May 23, 2016, anysilicon
The top-20 worldwide semiconductor companies 2016 (IC and OSD—optoelectronic, sensor, and discrete) sales ranking for 1Q16 is shown in Figure 1. It includes eight suppliers headquartered in the U.S., three in Japan, three in Taiwan, three in Europe, two in South Korea, and one in Singapore, a relatively broad representation of geographic regions.
The top-20 ranking includes three pure-play foundries (TSMC, GlobalFoundries, and UMC) and six fabless companies. If the three pure-play foundries were excluded from the top-20 ranking, U.S.-based IDM ON Semiconductor ($817 million), China-based fabless supplier HiSilicon ($810 million), and Japan-based IDM Sharp ($800 million) would have been ranked in the 18th, 19th, and 20th positions, respectively.
IC Insights includes foundries in the top-20 semiconductor supplier ranking since it has always viewed the ranking as a top supplier list, not a marketshare ranking, and realizes that in some cases the semiconductor sales are double counted. With many of our clients being vendors to the semiconductor industry (supplying equipment, chemicals, gases, etc.), excluding large IC manufacturers like the foundries would leave significant “holes” in the list of top semiconductor suppliers. As shown in the listing, the foundries and fabless companies are identified. In the April Update to The McClean Report, marketshare rankings of IC suppliers by product type were presented and foundries were excluded from these listings.
Overall, the top-20 list shown in Figure 1 is provided as a guideline to identify which companies are the leading semiconductor suppliers, whether they are IDMs, fabless companies, or foundries.
In total, the top-20 semiconductor companies’ sales declined by 6% in 1Q16/1Q15, one point less than the total worldwide semiconductor industry decline of 7%. Although, in total, the top-20 1Q16 semiconductor companies registered a moderate 6% drop, there were seven companies that displayed a double-digit 1Q16/1Q15 decline and three that registered a ≥25% fall (with memory giants Micron and SK Hynix posting the worst results). Half of the top-20 companies had sales of at least $2.0 billion in 1Q16. As shown, it took $832 million in quarterly sales just to make it into the 1Q16 top-20 semiconductor supplier list.
There was one new entrant into the top-20 ranking in 1Q16—U.S.-based fabless supplier AMD. AMD had a particularly rough 1Q16 and saw its sales drop 19% year-over-year to $832 million, which was about half the $1,589 million in sales the company logged just over two years ago in 4Q13. Although AMD did not have a good 1Q16, Japan-based Sharp, the only company that fell from the top-20 ranking, faired even worse with its 1Q16/1Q15 sales plunging by 30%!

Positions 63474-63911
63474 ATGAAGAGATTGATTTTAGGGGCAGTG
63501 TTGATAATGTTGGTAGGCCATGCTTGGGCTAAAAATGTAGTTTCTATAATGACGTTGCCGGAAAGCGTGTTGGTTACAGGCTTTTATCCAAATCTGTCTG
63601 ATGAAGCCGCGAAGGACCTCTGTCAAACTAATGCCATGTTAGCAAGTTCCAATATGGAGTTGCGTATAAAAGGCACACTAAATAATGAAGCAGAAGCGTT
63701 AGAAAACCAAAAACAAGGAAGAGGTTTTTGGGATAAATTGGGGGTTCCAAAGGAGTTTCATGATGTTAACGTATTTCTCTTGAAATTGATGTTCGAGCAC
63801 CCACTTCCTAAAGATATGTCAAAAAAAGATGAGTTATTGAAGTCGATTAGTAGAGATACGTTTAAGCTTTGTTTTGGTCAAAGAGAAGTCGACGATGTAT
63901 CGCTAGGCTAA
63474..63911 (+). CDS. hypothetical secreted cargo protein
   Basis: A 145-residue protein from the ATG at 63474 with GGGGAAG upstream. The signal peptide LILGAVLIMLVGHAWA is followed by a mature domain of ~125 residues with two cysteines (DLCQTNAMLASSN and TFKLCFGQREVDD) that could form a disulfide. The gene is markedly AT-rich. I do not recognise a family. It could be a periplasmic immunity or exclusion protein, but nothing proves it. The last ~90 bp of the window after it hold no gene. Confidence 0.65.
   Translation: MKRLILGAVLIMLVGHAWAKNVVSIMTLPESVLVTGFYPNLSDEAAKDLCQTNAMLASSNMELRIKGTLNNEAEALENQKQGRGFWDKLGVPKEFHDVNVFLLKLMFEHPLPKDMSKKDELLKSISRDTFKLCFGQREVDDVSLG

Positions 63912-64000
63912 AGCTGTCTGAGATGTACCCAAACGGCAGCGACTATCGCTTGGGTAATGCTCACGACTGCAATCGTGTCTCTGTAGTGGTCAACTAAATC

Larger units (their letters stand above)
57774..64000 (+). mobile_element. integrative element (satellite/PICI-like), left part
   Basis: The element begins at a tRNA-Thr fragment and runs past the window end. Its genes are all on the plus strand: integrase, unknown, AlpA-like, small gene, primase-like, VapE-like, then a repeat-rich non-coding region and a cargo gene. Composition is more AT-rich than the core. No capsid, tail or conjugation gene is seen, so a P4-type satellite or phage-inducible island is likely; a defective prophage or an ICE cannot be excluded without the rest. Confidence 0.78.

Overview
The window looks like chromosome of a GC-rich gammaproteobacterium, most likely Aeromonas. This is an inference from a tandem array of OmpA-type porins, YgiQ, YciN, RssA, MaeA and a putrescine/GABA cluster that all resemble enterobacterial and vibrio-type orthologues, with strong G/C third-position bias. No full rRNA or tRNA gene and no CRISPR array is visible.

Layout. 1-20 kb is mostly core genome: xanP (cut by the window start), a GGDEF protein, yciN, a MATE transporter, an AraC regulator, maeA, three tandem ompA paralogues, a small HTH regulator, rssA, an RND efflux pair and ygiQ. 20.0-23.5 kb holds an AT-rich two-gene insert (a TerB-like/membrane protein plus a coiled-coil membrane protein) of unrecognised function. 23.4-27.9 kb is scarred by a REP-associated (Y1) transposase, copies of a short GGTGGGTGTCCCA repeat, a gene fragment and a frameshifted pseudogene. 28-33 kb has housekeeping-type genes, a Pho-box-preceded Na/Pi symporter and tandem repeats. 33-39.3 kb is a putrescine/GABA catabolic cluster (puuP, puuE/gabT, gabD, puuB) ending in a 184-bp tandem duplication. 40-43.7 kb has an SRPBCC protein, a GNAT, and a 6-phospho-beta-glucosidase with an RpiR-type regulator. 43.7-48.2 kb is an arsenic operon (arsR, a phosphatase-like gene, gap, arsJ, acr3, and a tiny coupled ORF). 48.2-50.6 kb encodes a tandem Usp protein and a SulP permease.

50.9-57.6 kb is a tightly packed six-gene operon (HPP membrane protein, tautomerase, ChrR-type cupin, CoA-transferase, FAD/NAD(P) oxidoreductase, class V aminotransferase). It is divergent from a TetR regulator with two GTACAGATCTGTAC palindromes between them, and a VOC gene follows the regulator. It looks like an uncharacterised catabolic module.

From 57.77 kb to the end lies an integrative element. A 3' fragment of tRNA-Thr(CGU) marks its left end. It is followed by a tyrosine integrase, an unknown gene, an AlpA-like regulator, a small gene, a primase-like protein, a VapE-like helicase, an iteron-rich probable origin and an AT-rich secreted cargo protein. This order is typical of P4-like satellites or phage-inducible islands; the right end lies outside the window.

In order to allow for more useful year-over-year comparisons, acquired/merged semiconductor company sales results were combined for both 1Q15 and 1Q16, regardless of when the acquisition or merger occurred. For example, although Intel’s acquisition of Altera did not close until late December of 2015, Altera’s 1Q15 sales ($435 million) were added to Intel’s 1Q15 sales ($11,632 million) to come up with the $12,067 million shown in Figure 1 for Intel’s 1Q15 sales. The same method was used to calculate the 1Q15 sales for Broadcom Ltd. (Avago/Broadcom), NXP (NXP/Freescale), and GlobalFoundries (GlobalFoundries/IBM).
Apple is an anomaly in the top-20 ranking with regards to major semiconductor suppliers. The company designs and uses its processors only in its own products—there are no sales of the company’s MPUs to other system makers. Apple’s custom ARM-based SoC processors had a “sales value” of $1,390 million in 1Q16, up 10% from $1,260 million in 1Q15. Apple’s MPUs have been used in 13 iPhone handset designs since 2007 and a dozen iPad tablet models since 2010 as well as in iPod portable media players, smartwatches, and Apple TV units. Apple’s custom processors—such as the 64-bit A9 used in iPhone 6s and 6s Plus handsets introduced in September 2015 and the new iPhone 6SE launched in March 2016—are made by pure-play foundry TSMC and IDM foundry Samsung.
Intel remained firmly in control of the number one spot in 1Q16. In fact, it increased its lead over Samsung’s semiconductor sales from 29% in 1Q15 to 40% in 1Q16. The biggest moves in the ranking were made by the new Broadcom Ltd. (Avago/Broadcom) and Nvidia, each of which jumped up three positions in 1Q16 as compared to 1Q15.
As would be expected, given the possible acquisitions and mergers that could/will occur this year (e.g., Microchip/Atmel), as well as any new ones that may develop, the top-20 semiconductor ranking is likely to undergo a significant amount of upheaval over the next few years as the semiconductor industry continues along its path to maturity.
This is a guest post by IC Insights which provides market research for the semiconductor industry.